Why is it that we always seem to get thunderstorms in the afternoon?

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I asked myself this as I watched jet-black clouds rolled over Cheyenne yesterday, the tang of rain in the air. I can't remember the last time I woke up bright and early in the morning to find thunderbolts and lightning (very, very frightening!) looming over the city.

Here in SE Wyoming, thunderstorms seem like an afternoon and evening affair.

How many evening BBQs have been torn asunder by hail and wicked blasts of torrential rain? How many Ferris wheel rides at Frontier Days have been canceled because lightning descended from the sky, ruining your dream high school date night where you kiss your boyfriend at the top of the wheel with carnival lights in the background, and -

Yes. I've been burned a few times by afternoon thunderstorms. So sue me.

But I digress.

I mulled over what I knew about thunderstorms, which pretty much ends with basic science, Garth Brooks songs, and Marvel superheroes—and decided to reach out to the resident expert - Mr. Don Day.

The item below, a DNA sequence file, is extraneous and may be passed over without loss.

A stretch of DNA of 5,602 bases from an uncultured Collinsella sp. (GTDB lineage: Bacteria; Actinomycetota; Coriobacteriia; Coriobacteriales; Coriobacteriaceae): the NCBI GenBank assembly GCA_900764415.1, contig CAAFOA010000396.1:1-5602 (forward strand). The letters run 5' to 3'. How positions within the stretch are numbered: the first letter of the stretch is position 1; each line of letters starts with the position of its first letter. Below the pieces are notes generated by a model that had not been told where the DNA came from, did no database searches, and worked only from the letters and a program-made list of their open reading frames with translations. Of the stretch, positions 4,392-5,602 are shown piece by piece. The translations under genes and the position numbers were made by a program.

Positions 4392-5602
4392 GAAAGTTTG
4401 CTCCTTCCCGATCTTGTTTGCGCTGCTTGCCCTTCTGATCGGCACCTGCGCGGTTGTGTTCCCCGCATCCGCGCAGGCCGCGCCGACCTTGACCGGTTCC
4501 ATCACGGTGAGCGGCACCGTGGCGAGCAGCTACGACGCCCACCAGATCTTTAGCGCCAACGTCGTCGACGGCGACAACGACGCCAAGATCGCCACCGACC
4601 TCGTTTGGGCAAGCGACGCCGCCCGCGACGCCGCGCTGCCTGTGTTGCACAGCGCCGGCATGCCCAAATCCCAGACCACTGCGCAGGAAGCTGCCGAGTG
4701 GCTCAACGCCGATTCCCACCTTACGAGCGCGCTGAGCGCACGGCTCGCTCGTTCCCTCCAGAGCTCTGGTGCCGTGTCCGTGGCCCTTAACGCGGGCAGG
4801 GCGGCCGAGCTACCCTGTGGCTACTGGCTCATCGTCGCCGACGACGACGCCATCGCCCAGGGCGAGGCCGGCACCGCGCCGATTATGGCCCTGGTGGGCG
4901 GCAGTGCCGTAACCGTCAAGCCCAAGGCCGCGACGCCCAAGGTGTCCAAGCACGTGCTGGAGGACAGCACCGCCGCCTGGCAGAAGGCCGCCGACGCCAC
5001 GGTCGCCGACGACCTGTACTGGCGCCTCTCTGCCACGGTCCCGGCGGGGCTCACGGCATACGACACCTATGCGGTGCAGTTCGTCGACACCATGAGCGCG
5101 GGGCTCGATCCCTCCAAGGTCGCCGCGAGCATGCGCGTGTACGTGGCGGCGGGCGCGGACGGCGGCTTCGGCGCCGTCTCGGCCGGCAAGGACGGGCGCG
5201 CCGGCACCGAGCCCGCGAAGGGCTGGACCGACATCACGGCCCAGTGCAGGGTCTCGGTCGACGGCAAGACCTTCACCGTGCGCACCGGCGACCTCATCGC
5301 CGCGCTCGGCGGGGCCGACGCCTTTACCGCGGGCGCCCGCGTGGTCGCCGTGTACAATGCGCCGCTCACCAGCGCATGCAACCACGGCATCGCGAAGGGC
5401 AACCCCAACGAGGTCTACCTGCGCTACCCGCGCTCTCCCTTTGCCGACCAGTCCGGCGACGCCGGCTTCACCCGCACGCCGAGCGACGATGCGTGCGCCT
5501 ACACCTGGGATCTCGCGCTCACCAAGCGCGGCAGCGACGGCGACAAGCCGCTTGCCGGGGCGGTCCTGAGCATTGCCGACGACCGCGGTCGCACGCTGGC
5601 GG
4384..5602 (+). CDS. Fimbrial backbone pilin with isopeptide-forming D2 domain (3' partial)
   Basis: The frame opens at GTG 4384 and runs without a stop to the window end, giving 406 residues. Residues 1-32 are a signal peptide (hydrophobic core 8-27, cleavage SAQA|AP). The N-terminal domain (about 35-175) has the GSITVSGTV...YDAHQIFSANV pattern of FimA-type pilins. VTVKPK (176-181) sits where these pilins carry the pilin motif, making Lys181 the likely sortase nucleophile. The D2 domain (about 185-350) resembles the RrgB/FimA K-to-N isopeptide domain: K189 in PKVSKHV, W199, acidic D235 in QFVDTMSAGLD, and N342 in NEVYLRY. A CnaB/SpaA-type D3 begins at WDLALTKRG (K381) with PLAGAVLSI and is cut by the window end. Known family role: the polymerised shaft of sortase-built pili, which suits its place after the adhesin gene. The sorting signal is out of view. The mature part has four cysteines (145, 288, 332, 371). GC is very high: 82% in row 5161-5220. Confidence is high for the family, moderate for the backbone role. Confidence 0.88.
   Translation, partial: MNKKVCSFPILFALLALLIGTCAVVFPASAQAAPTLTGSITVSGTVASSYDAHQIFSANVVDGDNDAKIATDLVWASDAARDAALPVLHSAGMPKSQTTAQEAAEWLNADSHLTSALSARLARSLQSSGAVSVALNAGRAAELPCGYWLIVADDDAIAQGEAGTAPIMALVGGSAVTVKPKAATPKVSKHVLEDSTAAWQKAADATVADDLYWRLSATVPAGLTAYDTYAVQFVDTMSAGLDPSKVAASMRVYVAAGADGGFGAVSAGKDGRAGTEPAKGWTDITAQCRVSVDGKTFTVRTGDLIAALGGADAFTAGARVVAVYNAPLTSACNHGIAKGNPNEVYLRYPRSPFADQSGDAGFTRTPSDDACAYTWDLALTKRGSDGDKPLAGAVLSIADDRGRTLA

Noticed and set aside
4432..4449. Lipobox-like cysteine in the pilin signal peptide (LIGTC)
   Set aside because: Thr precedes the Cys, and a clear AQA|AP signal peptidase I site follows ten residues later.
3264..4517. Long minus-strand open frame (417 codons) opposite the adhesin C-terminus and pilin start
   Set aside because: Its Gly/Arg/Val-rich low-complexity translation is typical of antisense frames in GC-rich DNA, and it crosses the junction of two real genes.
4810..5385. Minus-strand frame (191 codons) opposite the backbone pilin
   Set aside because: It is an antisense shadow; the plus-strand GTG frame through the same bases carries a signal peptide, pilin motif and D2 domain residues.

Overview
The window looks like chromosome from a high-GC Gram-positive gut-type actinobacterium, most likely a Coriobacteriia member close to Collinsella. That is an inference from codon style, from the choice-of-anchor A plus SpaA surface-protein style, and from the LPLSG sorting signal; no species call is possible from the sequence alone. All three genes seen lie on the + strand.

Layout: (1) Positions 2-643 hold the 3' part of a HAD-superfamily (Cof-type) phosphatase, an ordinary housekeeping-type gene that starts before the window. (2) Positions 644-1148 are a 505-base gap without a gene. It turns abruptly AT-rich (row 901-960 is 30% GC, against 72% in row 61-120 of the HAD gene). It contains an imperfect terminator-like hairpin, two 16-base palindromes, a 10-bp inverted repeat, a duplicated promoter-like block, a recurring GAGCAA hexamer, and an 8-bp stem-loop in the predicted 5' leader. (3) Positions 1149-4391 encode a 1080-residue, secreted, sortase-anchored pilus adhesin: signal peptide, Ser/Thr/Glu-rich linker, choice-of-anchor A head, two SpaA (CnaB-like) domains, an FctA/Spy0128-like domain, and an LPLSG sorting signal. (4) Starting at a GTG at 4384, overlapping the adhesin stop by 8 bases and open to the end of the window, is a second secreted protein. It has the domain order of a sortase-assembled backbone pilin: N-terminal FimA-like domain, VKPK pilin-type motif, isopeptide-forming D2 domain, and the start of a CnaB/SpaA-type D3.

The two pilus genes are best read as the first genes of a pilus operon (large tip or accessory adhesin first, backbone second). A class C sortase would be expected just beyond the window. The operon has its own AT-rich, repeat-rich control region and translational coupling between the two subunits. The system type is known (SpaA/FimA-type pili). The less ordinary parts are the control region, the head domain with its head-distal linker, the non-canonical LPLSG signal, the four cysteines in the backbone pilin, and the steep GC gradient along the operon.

Don, as always, came through. He explained it as such:

"Thunderstorms this time of year in this region need daytime heating for them to form, so by afternoon and evening, enough heat builds for thunderstorms to form."

So, thunderstorms need heat. I took Don's info and ran with it, using the almighty Google to research a bit more. According to The Weather Channel, "As the sun heats up the ground, this warm air rises, mixes with the cool air above it, and condenses, creating unstable air and plenty of moisture - ideal for thunderstorms."

Essentially, humidity increases throughout the day and mixes with hot air rising from the ground after a period of daytime heating, creating two critical components for afternoon thunderstorms.

Want to learn more about how a thunderstorm cooks up in the sky? Visit NOAA's THUNDERSTORM INGREDIENTS by clicking here.

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Several Cheyenne residents captured the landspout on camera. Did you see the would-be twister appear over Cheyenne?

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